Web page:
Lipid regulator Plasticiser Plasticiser Surfactant/ alkylphenol

48-790 140-12000 40-220 800-40000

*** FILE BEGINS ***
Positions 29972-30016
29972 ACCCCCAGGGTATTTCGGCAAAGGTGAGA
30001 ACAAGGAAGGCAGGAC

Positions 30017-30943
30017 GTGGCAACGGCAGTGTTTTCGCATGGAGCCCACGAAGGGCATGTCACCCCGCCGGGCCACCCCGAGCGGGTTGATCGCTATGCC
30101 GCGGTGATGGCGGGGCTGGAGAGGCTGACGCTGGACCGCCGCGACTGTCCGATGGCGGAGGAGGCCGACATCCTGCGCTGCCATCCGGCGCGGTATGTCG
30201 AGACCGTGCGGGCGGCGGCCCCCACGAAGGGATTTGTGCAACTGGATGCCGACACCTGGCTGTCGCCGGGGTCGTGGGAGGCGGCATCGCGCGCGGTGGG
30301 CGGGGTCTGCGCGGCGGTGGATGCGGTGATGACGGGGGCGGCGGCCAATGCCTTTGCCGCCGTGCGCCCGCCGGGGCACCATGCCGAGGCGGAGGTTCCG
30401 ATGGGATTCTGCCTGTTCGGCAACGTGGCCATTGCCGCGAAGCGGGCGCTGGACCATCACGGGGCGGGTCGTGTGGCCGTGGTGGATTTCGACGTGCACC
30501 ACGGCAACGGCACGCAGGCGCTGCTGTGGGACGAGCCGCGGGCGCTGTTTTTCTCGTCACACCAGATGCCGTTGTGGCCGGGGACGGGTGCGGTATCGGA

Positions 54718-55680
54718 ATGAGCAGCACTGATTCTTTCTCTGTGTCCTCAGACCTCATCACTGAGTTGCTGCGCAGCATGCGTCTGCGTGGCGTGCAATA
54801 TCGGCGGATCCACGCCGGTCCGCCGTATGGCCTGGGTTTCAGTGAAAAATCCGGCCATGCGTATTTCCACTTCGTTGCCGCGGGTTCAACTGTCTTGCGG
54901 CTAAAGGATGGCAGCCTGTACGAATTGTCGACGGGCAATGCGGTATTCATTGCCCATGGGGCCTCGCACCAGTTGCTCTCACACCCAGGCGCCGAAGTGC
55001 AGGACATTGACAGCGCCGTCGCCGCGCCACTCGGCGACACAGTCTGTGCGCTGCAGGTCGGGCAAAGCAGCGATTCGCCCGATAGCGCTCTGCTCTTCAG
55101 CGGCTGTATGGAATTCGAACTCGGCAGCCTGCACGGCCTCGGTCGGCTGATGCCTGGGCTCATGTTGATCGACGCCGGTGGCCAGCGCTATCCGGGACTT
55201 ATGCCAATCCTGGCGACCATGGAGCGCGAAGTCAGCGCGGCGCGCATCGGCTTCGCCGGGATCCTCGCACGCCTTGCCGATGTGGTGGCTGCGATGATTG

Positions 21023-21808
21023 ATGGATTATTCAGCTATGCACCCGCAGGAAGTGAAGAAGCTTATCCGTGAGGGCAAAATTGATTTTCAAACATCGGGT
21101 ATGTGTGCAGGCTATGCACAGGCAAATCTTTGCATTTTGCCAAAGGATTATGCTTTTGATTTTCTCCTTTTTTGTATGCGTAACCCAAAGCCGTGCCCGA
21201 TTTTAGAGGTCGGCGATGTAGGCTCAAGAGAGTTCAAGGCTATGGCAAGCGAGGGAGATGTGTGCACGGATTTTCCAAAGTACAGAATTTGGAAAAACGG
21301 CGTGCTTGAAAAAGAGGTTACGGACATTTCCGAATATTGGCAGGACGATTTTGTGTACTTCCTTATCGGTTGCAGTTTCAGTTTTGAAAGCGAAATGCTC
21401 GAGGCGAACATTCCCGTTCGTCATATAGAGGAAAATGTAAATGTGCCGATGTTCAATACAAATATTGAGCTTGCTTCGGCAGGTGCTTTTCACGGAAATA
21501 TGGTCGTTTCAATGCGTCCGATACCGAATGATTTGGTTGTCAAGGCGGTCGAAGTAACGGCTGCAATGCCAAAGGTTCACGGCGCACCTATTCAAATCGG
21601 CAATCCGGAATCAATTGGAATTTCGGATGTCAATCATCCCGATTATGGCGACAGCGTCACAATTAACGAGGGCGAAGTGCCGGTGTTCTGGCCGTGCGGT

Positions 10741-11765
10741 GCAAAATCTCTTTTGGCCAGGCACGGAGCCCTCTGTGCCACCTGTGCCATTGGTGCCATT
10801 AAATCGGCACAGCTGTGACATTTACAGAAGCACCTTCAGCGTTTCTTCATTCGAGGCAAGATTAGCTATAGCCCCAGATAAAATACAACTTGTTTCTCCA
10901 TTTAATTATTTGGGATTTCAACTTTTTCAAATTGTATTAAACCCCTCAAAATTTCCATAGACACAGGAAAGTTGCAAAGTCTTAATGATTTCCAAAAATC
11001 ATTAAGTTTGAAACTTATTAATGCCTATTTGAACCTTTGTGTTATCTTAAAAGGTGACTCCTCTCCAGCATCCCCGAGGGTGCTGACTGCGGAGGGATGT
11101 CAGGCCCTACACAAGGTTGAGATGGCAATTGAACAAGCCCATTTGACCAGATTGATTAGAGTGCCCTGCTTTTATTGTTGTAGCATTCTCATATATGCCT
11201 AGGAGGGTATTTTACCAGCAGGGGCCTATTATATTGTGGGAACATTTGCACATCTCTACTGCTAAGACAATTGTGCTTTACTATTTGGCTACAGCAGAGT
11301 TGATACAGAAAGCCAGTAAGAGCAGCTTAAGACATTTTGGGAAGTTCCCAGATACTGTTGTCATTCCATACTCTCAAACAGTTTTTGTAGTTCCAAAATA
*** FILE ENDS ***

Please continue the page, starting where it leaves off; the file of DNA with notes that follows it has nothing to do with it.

8. Conclusion Point-sourced P inputs have decreased considerably in the UK and other EU member states; however, they continue to contribute nutrients (including P) and other pollutants, particularly in rural areas, e.g. domestic wastewater and drainage from livestock housing and yards. All point-sourced pollutant inputs are expected to decrease further to comply with the WFD requirements. Historically, discharges of treated wastewaters have contributed significant amounts of nutrients and other pollutants to receiving waters. Advances in wastewater treatment technologies and stringent regulatory requirements have considerably reduced the pollution potential of treated wastewaters. Improved processes for the removal of P at STW have evidently reduced its levels in major river systems in the UK and other EU member states. However there is scope for the removal of additional quantities of P at large STW and this technology needs to be used at small/rural sewage treatment works as well. Recent interest in recovering P to use as agricultural fertilizer is expected to result in further improvements in phosphorus removal from wastewaters. However, most STWs currently are not very effective in removing /degrading EMCs, partly because of limited effluent holding time. Many of the lesspersistent EMCs are expected to degrade if final effluents holding time can be increased by constructing additional ponds. This, however, may not always be feasible due to space restrictions, particularly where STWs are situated in urban areas. Persistent EMCs, however, may require additional treatment to remove (or degrade them) before STW effluents are discharged. Diffused-source P inputs to waters are more difficult to control as they reflect historical nutrient management practices in farming systems. Long-term excess inputs of P have resulted in large amounts of its accumulation in the soils. This is particularly problematic in livestock farming areas where overlapping of mineral- and manure/slurry-P applications is common. This inevitably increases soil P content and thus enhances the risk of excess P loss in runoff. It is therefore necessary that P surpluses in farming systems need to be reduced so that further P build-up in soils can be controlled.